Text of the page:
Product review: the WALT Sea Roo in Second Life

The Piaggio WALT Sea Roo in its box

It’s taken a while to reach the market place since I first wrote about it under the prototype name of WaveHopper (see Previewing a little wave hopping in Second Life), but Ape Piaggio’s WALT (Walter, Air Land, Technologies) branded SeaRoo has reached the market. The delays in the release have been due to some final fine-tuning of the vehicle and its scripting – and have also allowed Ape to add further animations as well as a number of further options for the vehicle.

Based on the physical world Innespace Seabreacher, a two-seat semi-submersible personal watercraft that is shaped like a Dolphin and mimics its movement on and under the water, the SeaRoo behaves like a speedboat and can make short dives (up to 60 seconds at a time) underwater. It can be piloted in both Mouselook (the dashboard has working instruments) and third-person views, making it an all-around leisure craft.

Priced at L$3,000, the SeaRoo is delivered in a package that comprises the vehicle, a system to build one or more SeaRoo mooring points (and which includes a fuelling station), an obstacle / race course building set, the SeaRoo Key (described below), a tool kit for adding custom animations (it comes with a range of single and couple animations for when it is not being piloted) and a comprehensive set of manuals, the main user guide of which includes a link for downloading a set of .PST files should you wish to create paint schemes for the vehicle.

The SeaRoo can be touched for a menu system. If touched when outside the vehicle, the menu is more limited in scope (l) than when seated in the vehicle (r). When seated, the full menu is displayed, providing access to all of the vehicle’s options and settings. Refer to the SeaRoo’s user manual for full details

I’m not going to run through absolutely everything with the SeaRoo – the user guide is comprehensive in that regard, but it is worth covering come of the highlights.

SeaRoo Controls and Operation

By default, the SeaRoo’s controls match those of an aircraft:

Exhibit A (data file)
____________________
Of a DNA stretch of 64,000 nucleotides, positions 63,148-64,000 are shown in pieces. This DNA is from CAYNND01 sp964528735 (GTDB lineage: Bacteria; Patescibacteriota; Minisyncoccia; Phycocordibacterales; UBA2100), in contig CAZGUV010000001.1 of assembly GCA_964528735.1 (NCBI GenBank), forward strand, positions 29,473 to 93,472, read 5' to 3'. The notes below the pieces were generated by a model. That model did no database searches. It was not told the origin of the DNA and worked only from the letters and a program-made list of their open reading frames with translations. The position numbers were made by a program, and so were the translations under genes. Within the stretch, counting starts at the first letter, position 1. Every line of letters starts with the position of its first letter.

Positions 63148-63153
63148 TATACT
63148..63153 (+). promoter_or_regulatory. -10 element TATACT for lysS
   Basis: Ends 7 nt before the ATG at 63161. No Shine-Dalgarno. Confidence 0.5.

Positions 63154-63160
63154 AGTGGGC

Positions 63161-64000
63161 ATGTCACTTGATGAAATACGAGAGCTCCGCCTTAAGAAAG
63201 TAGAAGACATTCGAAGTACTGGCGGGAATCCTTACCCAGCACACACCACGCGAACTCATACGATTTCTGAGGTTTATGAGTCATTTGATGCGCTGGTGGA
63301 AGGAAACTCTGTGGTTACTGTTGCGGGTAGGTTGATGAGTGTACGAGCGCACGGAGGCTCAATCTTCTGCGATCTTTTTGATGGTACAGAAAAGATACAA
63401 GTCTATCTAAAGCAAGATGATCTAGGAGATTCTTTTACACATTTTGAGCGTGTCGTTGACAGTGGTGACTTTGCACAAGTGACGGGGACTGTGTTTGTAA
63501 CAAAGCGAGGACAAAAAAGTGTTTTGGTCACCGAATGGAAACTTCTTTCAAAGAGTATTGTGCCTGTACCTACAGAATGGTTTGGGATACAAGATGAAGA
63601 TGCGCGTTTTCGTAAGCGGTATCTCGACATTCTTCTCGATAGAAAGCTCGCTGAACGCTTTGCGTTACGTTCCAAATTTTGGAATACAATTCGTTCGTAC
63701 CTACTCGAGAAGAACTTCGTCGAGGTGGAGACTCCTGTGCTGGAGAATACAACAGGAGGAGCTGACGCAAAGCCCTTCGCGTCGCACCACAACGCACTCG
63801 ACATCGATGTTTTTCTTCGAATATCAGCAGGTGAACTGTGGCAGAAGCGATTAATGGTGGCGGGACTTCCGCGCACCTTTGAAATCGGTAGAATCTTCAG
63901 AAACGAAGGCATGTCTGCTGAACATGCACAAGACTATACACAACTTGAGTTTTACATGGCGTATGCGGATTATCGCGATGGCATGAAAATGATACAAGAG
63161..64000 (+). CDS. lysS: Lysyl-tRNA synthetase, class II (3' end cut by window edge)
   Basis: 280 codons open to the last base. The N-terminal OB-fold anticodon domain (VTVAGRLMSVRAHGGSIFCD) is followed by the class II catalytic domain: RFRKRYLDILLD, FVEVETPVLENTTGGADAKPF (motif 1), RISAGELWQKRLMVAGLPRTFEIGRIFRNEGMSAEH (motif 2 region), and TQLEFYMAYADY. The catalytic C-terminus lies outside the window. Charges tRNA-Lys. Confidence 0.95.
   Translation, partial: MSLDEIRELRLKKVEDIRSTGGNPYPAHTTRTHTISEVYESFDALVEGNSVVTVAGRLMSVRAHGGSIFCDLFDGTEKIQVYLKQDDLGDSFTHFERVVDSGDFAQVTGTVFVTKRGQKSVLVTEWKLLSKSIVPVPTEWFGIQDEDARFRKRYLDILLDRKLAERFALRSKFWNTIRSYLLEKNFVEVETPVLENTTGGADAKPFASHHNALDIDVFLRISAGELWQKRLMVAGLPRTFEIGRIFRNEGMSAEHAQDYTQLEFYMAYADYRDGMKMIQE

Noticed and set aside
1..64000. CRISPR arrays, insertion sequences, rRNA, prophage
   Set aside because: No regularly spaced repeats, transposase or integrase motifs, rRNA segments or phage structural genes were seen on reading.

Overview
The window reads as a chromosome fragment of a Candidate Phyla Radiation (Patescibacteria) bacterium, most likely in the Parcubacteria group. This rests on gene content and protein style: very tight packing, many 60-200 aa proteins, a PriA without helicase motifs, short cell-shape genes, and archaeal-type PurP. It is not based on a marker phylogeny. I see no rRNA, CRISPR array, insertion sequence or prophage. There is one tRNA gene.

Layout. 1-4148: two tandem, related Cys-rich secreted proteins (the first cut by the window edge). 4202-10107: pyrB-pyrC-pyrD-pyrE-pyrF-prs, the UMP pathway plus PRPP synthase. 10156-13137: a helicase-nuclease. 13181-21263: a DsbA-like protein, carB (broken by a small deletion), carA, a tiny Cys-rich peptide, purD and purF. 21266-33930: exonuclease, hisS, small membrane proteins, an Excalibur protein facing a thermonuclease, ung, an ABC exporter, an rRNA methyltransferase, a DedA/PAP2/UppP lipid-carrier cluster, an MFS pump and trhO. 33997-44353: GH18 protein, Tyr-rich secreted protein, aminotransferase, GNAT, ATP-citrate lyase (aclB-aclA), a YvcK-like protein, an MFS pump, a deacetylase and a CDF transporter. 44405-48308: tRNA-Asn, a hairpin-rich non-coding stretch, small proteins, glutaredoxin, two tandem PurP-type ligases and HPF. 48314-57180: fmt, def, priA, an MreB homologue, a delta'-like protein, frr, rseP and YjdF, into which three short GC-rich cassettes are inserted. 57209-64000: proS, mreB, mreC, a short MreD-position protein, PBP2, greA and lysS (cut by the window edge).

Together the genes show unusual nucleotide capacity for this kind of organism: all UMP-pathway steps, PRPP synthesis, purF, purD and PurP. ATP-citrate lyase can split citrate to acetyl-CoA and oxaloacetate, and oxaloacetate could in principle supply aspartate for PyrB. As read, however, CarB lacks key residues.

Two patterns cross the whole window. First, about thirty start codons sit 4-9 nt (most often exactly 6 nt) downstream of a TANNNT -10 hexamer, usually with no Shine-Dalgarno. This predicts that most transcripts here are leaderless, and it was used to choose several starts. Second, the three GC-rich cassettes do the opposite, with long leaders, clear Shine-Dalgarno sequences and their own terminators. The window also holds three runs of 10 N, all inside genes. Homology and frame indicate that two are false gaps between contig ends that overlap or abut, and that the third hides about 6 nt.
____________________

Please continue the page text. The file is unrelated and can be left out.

• The ◀ and ▶ or A and D keys turn the SeaRoo left or right when in motion.
  • The ▲ and ▼ or W and S keys pitch the nose down (dive) or up (surface / jump)
  • The PAGE UP and PAGE DOWN keys or E and C increase and decrease the throttle respectively, with PAGE DOWN / C putting the vehicle into reverse from 0% throttle.
    • A double tap on PAGE UP / W will set the throttle to 100%.
    • Pressing PAGE UP and PAGE DOWN (or E and C) simultaneously will cut the throttle to 0%.

Those who prefer a boat-style layout for the main controls, with the ▲ and ▼ (W and S) keys controlling the throttle, can switch to this mode of operation via the menu → Settings → Tuning → CTRL Style. In this mode, the PAGE keys and E/C will control the SeaRoo’s pitch down/up.

To sit in the vehicle, right click on it and select Sit Here from the context / pie menu. Once seated, and as with most vehicles, the SeaRoo’s engine can be turned on / off using “s” in local chat, or “start” / “stop” – note that all of the SeaRoo’s chat commands are entered in lower case.

Zipping along above the waves

Key Vehicle Features

“Keyless Activation”

Enabled by default, this causes the canopy to open and the dashboard to engage when you are with a few metres of your SeaRoo. Similarly, when moving away from the vehicle, the dashboard will turn off and the canopy canopy automatically close. This option can be disabled / enabled via the menu: Settings → Keyless.

The HUD

The Sea Roo HUD

By default, those sitting in a SeaRoo (pilot or passenger) get offered a HUD. It is not vital to piloting the SeaRoo, but provides an informational display (shown on the right) for fuel, speed, heading, engine temperature and power settings. It also includes three buttons:

  • Resize: increase / decrease the HUD’s size via a dialogue box.
  • Menu: access the main menu.
  • Colors: set the colours for the SeaRoo’s dashboard.

Note that the HUD is inactive whenever the SeaRoo’s engine is not running, and further details can be found in the user guide.

Hovertext Information

When the SeaRoo’s engine is on, information on the vehicle’s speed, engine power level and temperature, and the fuel level is displayed over the SeaRoo’s tail. It can be disabled / enabled by typing “hud” in local chat.

General Handling Notes

After any trip, the SeaRoo can report a set of statistics for you. Toggle off via the button, if required

Like many vehicles, the faster the SeaRoo goes, the more responsive it becomes. As such, I recommend handling it at low to mid-range speeds to get familiar with it, rather than leaping in and going flat out; but keep in mind some capabilities work best at mid to higher speeds, such as diving / staying underwater, and performing jumps and acrobatics.

As speed is increased, the SeaRoo also takes on a nice Dolphin-like movement as if responding to the waves as it moves. Also, like a real boat, if it is moving at speed and you press both throttle keys to drop the throttle to 0%, it may take time to come to a complete stop.